“So we’ll be rowing back towards…Port Smith?”

“Yes.”

“Which port we left seven weeks ago?”

“Yes.”

“We’re not any closer to the next port instead?”

“No.”

“How much farther is it?”

“Farther.”

“We can’t last seven weeks!”

“No. I did instruct First Mate Blythe to store a supply of food in each lifeboat, but what we have would barely last us a week. So we will hope to pass a merchant along our way. Or a naval ship. Or anything that we can hope for.”

Hope?!

“We will do what we can do. I have given you our course, now start row–” Captain Molley’s faced winced sharply and his hand instinctively flew to his side.

“Captain?” Julian asked in concern.

“No,” Captain Molley stated firmly and rose himself back to his full height. “Just a stray blow from one of those pirates, but I’m fine.”

To prove the point he took oar in hand and began rowing again. Only the slightest flicker in his eyes betrayed the pain that the action caused him. Julian saw it, but did not say any more on the matter. He simply turned and continued rowing.

They only went a few more feet when their attention was arrested by a flurry of splashes to port. A frantic voice rang across the water to them: “You! You there! Please help!”

“There’s a man there!” Captain Molley observed. “Turn to port!”

They turn their little vessel and quickly closed the distance. Just before they reached the sailor though, Julian slammed his oar into the water to halt them.

“Take no note of him, Captain, it’s a pirate!”

“No!” the floundering man cried. “You must help me! I can’t–I can’t–”

His head started bobbing beneath the rolling current.

“Let’s turn, Captain, he won’t be able to reach us if we row just a little farther.”

“Hold on a moment,” Captain Molley muttered.

“Captain!” Julian said incredulously. “You can’t be considering–”

“I haven’t decided. But this is a delicate…Pull him up. That’s it, pull him up. At the very least we’ll give him a quick death.”

“But sir!”

“Pull him up!”

Looking like he would rather grab hold of a shark, Julian reached down and seized the man under the shoulders while Captain Molley leaned to the other side to balance out the shifting weight. A heave and a drag and the man was laid at the bottom of their lifeboat, in the middle, between the two other men. He rolled onto his belly and coughed water out onto the floor. Even after his lungs were clear he remained prostrate on the floor, limbs trembling for fear, half expecting to feel a knife between his shoulders at any moment.

“Look at me, pirate!” Captain Molley said sternly.

The man turned just enough to look at the captain out of the corners of his eyes. “Please sir, I surrender.”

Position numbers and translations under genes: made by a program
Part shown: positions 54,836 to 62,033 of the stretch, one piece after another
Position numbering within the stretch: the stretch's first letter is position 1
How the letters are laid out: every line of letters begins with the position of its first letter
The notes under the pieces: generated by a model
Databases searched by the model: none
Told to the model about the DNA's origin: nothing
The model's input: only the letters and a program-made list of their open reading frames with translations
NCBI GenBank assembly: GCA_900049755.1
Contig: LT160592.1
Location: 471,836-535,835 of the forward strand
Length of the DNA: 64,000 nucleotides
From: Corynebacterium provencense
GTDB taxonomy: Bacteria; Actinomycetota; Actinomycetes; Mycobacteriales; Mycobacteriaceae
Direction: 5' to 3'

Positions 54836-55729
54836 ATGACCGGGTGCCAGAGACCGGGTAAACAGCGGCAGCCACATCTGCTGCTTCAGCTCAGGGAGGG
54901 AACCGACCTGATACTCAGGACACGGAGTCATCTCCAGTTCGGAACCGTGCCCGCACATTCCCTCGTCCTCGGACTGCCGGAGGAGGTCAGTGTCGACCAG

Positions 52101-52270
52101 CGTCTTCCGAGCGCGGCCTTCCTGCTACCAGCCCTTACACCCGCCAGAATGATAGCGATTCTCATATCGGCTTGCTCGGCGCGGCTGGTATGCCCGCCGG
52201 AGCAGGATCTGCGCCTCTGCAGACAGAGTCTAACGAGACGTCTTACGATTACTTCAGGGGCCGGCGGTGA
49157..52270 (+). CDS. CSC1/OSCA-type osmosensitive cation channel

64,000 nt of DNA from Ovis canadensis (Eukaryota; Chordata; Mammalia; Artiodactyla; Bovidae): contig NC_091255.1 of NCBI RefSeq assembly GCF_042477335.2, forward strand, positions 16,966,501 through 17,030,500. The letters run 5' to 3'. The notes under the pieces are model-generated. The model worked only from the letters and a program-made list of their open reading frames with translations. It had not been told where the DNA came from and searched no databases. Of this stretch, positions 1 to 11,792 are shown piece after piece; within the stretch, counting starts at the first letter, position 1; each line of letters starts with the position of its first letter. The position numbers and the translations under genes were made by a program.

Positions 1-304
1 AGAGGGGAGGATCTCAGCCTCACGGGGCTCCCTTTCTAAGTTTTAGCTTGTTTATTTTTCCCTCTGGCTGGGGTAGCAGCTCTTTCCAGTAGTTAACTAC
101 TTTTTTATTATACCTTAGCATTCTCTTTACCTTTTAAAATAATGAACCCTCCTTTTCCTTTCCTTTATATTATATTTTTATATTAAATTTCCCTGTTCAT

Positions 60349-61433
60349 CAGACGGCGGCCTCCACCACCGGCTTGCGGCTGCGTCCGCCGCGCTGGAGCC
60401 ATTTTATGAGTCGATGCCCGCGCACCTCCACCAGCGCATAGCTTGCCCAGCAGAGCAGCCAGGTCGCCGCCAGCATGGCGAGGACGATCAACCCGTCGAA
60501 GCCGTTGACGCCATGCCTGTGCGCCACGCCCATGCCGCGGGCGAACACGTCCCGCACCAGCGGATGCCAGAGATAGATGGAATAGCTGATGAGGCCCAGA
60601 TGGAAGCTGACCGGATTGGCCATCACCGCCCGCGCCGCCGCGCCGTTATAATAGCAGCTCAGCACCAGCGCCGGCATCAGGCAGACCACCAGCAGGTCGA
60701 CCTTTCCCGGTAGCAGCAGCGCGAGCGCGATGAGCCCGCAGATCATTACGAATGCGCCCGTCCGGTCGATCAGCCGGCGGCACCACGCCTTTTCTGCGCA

“We’re hardly in a position to take on prisoners,” Captain Molley shook his head.

The pirate turned more fully to face the Captain and clasped his hands at his breast. Behind him, Julian was reaching for the rope coiled at the front of the boat.

“I am unarmed!” the pirate protested. “There’s just the one of me, and two of you!”

Captain Molley didn’t appear swayed.

“But more than that, I’m your shipmate now! Truly! You think I have any sort of loyalty to those back-stabbing pirates? I curse them!” He spat over the side of the boat.

“I’m far more concerned about your loyalty to your own skin. As soon as it was in your best interests, you’d cut our throats while we slept.”

“No sir! You can’t brand me the same as all them! Yes I’ve been wicked, to a degree, but  never so cruel as that. I’m loyal! And here, you two are the only ones to be loyal to anymore. There’s no one else, it’s just us.” He gestured to Captain Molley, himself, and back towards Julian. As he did so he saw the length of rope Julian was wrapping around his hands. His eyes went wide with terror and he snapped back to Captain Molley. “We three are the crew now! We have to work together! You need me and I need you!”

“Not a lot of good you do us,” Captain Molley said darkly. “If anything, having more mouths is a problem.”

“I–I won’t eat. I won’t, you keep it all. I surrender, sir. I surrender to you! You have to protect me.”

The Captain’s brow furrowed, and it was clear that he was a man divided. All of his arguments against sparing the pirate went contrary to his sense of honor. With each pleading word his conscience was slowly being won over.

“Captain,” Julian raised his voice from behind, “this has gone on long enough. If he eats, we run out of food. If he doesn’t eat, he won’t have strength to row…. Honestly, even let out the fact that he’s a pirate. We couldn’t keep him even if he was another crewman!”